Welcome to February

For as long as we are loving there will be the losing.

Welcome to February. Is it just me or do you find yourself finally exhaling that deep breath signalling the REAL New Year?

Starting somewhere in October (or maybe that starts much earlier for you), the plans swirling around on the family group chats about who’s hosting Christmas, what each is to bring to the table, sourcing Christmas lists to buy all the right gifts for each family member, and juggling the extra Pre Christmas events.

It’s a lot.

But for most of us there is a whole other layer that is fighting for a place in our hearts and minds potentially dulling the joy and raising the emotional stakes outside of the normal realms.

Welcome Grief.

While others are the planners, list makers and organisers I find my thoughts being drawn to wondering how do we continue to honour, remember, speak and hold sacred those who will not gather with us. Some have been gone many years some just a short while, but the struggle is real and raw. The burden of emotions is heavy and sometimes it can be the simple act of opening the suitcase of Christmas decorations that unleashes the flood gates of tears or the rising dread of deep sadness that for most of the year is ticking away quietly in the background. The pep talks begin early for me on how to manage my emotions that are threatening to spill over as the swirl of planning and excitement ramps up all the while I am counting how many of “these” have we done without them now. It is not always tears that are the tell-tale indicators, it can be seen at times as a lack of interest, a procrastination to join in with the plans or just plain withdrawal from overwhelm.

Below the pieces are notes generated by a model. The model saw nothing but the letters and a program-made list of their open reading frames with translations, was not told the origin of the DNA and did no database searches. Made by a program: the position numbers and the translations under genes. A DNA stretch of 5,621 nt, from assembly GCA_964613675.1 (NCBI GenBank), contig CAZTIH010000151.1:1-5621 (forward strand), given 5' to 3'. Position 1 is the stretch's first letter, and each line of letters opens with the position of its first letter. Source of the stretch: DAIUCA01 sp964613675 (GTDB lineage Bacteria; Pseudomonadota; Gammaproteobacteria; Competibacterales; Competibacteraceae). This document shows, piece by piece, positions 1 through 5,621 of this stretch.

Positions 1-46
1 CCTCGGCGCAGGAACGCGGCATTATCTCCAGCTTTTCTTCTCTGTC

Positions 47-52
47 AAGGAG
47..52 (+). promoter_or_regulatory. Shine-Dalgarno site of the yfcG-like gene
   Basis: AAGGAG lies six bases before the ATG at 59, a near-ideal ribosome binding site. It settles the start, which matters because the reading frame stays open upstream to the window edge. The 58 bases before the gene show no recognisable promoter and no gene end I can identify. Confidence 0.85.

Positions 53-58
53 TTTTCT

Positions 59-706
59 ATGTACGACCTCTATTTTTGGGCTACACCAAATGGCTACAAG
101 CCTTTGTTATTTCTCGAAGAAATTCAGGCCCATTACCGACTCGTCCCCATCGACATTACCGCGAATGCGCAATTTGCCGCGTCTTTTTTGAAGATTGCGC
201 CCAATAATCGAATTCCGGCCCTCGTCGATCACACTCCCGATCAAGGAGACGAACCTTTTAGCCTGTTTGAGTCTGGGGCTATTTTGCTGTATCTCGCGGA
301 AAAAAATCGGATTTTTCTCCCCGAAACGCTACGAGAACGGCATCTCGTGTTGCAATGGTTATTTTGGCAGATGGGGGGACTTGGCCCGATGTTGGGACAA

There is also a growing number of family members that gather around our Christmas table each year with many having never known some of the key people we so dearly miss. This in itself can be tricky to handle, having the right amount of remembering without the solemn mood that can come with that.

Throw in there a birthday for me too.

I just celebrated a New Year’s Eve birthday and am now 1 year older than my mum was graced with. In March our son turns 18 which signals 18 ½ years since I held and told our eight-year-old daughter I loved her.

The nephew that doesn’t get to sit around our table anymore means that I am not the only one in my family that is struggling to give grief and joy the right amount of presence during this season.

Even after all these years it is still a challenge, one I have to be very conscious about. I am very aware that my grief has the ability to rob not only my joy but those around me. Which is the last thing I want to do when there is so much to be thankful for and so much love and laughter and hope to be bathed in.

I see grief a bit like a coat that just seems to get weightier as the days creep towards the holiday season. I have a vintage Wool and Llama hair coat hanging on a hook at my front door that belonged to my grandmother and then my mum. When I think of grief it reminds me of that heavy and slightly scratchy coat that needs to be hung and acknowledged, not out of sight and tucked away in the back of a dark cupboard but not worn on a daily basis either.